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I’m Tired of Eating Kleenex

January 30, 2015

Bread. Since man first learned to grind grains between two rocks it has been an important staple in almost every culture on the face of the planet. It is a mainstay of the human diet, the very staff of life. It is so ubiquitous that it has come to represent food in general. In our vernacular, sharing a meal is “breaking bread”.

There is something unquestionably sensual about a thick slab carved off a loaf fresh from the oven and slathered with butter. As cookbook author James Beard put it, “Good bread is the most fundamentally satisfying of all foods; and good bread with fresh butter, the greatest of feasts.” We slice it for sandwiches and toast. We tear off chunks to use in place of table utensils for scooping up our food. We dip in our soup or mop up our gravy with it. We enjoy it dry as crackers and rusks. We cube it to make stuffing for our Christmas turkey and croutons for our salads and soups, and crumb it to coat fried foods. We eat it for breakfast, lunch and dinner, as well as for snacks. Bread is an appetizer, entrée, and dessert.

In the kitchens of the world bread is made in all manner of shapes—loaves round and rectangular, large and small, both thick and thin, sticks, rings, flat breads, braided breads. It is baked, fried, deep-fried and boiled. Yet despite the innumerable variations, the basic ingredients remain the same: flour, water, salt, and—although there are unleavened breads—in most cases leavening, most commonly yeast.

Bread’s importance is reflected in the traditions of the Abrahamic religions. The Torah commands that the showbread be maintained as an ever-present offering to God. “Put the bread of the Presence on this table to be before me at all times.” (Exodus 25:30) The unleavened matzo of Jewish Passover commemorates the exodus, symbolizing redemption and freedom, and its simplicity serves as a reminder to be humble. The two Sabbath challah loaves commemorate the double portion of manna that fell the day before the Sabbath, the twelve braids of the two loaves representing the tribes of Israel. In Islam, bread represents the food required to feed the body as well as eternal life. It is considered sacred, never to be wasted or abased.

Bread is integral to Christianity. There are hundreds of references to bread in the Bible, both literal and symbolic. In recognition of our need for divine and human nourishment, in praying the Lord’s Prayer Christians petition God to “give us this day our daily bread”. As we celebrate Communion bread represents the living presence of Jesus. My maternal grandparents were of Ukrainian extraction, and in the Eastern Orthodox tradition paska or kulich, Easter bread, symbolizing the risen Christ and the Holy Spirit, is essential to the Paschal table. Bread reminds us of our obligation to alleviate the world’s hungers. When we broke bread in my childhood home we asked the Lord to “make us ever mindful of the needs of others.”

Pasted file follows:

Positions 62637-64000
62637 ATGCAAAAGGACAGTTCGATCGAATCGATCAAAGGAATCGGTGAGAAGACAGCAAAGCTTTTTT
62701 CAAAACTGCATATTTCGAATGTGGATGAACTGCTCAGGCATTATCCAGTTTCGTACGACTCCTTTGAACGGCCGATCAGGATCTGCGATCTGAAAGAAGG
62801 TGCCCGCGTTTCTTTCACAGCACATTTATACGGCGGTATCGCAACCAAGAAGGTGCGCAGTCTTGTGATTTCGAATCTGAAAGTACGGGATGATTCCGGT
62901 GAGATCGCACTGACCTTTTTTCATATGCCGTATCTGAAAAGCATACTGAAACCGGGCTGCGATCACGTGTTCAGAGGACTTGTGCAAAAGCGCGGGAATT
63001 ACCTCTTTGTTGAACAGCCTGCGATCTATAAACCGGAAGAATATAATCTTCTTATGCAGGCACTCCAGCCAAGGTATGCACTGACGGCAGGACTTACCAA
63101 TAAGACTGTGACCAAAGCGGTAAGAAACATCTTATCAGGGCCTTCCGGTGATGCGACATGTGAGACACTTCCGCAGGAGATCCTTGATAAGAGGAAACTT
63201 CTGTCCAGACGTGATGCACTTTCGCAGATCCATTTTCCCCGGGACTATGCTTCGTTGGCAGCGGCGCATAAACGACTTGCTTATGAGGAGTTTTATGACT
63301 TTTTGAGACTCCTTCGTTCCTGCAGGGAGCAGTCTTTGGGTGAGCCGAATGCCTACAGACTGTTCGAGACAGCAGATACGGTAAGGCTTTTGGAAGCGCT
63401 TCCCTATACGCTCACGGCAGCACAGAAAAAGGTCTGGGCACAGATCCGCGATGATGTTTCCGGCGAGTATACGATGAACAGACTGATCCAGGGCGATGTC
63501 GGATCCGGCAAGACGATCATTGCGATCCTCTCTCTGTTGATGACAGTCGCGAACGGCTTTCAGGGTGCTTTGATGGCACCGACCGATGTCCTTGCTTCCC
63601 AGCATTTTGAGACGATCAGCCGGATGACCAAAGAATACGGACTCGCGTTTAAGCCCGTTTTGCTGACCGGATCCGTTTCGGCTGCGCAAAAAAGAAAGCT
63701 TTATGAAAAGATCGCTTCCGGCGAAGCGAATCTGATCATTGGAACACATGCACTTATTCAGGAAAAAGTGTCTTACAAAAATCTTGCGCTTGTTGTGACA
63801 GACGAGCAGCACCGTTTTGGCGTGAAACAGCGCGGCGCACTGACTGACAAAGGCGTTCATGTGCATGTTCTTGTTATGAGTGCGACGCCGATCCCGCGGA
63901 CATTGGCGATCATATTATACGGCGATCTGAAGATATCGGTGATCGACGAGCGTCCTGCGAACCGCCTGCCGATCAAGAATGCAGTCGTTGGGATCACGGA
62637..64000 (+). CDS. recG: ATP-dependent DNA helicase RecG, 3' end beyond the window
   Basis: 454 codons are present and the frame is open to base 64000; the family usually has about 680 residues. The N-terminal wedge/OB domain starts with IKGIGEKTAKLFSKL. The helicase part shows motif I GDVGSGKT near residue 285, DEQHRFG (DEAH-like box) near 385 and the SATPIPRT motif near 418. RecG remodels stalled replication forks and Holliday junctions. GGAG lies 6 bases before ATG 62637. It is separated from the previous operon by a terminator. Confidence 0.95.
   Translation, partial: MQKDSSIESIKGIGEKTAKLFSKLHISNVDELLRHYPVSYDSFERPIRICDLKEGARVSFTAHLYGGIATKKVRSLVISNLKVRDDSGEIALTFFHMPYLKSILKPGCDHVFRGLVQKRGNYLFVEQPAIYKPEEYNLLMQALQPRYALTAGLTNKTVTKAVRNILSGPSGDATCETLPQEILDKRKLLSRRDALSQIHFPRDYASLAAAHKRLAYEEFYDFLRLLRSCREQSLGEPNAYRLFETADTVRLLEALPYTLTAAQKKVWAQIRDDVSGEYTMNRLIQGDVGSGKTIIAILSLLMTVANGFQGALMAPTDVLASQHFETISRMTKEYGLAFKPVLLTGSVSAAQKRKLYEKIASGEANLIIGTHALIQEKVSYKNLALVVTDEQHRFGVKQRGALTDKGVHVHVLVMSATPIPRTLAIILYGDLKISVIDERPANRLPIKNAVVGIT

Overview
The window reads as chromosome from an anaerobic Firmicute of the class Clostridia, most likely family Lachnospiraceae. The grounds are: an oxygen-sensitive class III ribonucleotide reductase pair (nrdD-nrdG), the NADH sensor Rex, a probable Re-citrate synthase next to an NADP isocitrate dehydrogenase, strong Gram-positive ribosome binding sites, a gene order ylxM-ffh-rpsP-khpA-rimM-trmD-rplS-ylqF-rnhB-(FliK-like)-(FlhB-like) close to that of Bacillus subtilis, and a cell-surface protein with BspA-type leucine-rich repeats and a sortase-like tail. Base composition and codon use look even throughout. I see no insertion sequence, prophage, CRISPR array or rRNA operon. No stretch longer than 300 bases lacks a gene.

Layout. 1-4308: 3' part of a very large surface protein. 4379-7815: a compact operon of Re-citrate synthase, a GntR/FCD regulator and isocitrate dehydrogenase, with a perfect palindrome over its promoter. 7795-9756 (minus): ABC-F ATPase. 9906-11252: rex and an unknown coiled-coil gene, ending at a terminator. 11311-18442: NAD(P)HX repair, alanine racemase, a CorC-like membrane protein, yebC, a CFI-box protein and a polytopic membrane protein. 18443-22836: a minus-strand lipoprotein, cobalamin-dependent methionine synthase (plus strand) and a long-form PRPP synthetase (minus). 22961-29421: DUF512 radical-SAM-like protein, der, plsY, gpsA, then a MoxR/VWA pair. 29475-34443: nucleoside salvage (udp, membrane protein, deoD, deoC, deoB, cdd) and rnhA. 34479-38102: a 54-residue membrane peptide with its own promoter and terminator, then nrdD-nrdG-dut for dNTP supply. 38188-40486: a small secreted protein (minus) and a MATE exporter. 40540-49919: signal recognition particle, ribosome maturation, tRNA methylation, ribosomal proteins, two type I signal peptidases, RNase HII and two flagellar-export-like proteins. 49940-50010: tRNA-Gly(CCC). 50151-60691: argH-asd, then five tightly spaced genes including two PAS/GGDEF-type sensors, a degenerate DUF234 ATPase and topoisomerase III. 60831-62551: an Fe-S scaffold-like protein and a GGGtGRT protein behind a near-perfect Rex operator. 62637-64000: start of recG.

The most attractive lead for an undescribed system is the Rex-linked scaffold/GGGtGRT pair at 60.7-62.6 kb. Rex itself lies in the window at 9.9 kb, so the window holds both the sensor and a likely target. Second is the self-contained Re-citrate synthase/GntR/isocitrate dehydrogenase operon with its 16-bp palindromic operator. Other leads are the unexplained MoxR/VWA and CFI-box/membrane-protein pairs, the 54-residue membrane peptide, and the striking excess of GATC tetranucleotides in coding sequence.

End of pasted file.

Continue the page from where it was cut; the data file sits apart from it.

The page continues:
I see bread as reflecting the cycle of life. The grain gives up its life to become flour. The flour feeds the yeast that gives life to the dough. The yeast then gives up its life in the baking of the bread. The bread gives life to us. In our dying we feed the grass that produces the grain.

I have long loved to cook, having gained some measure of repute for my culinary skills since I was a teenager. During my tenure as a volunteer firefighter I spearheaded a fundraiser for the department that centered on the publishing of a cookbook, many of the recipes borrowed from my own collection. As much as I love food, I love preparing it for others even more.

However, my expertise has been concentrated on entrées. I can occasionally whip up a pretty decent dessert, but bread making has somehow eluded my repertoire. I have done some baking over the years—pizza, biscuits and a cake from time to time—but bread…. that was different. There seemed to me to be a mystique around bread making, something akin to wizardry that was a just a slight bit intimidating.

But very recently I resolved the time had come to take the plunge. My motivations were twofold. First, in my opinion, most commercial bread, as Julia Child observed, “tastes like Kleenex.” There are some superb breads out there, but purchasing them necessitates something just short of taking out a mortgage. My second motivation I’ll get to later.

For my first foray into the art and science of making bread I tackled naan bread, common to the Middle East, Central Asia and the Indian subcontinent. I enjoy Indian and more so North African cuisine, so naan seemed a good fit. The recipe is simple enough and the flatbread bakes in only four minutes on a blistering hot baking stone.   I prepared the oven and set to work. The fruits of my labour disappeared pretty quickly.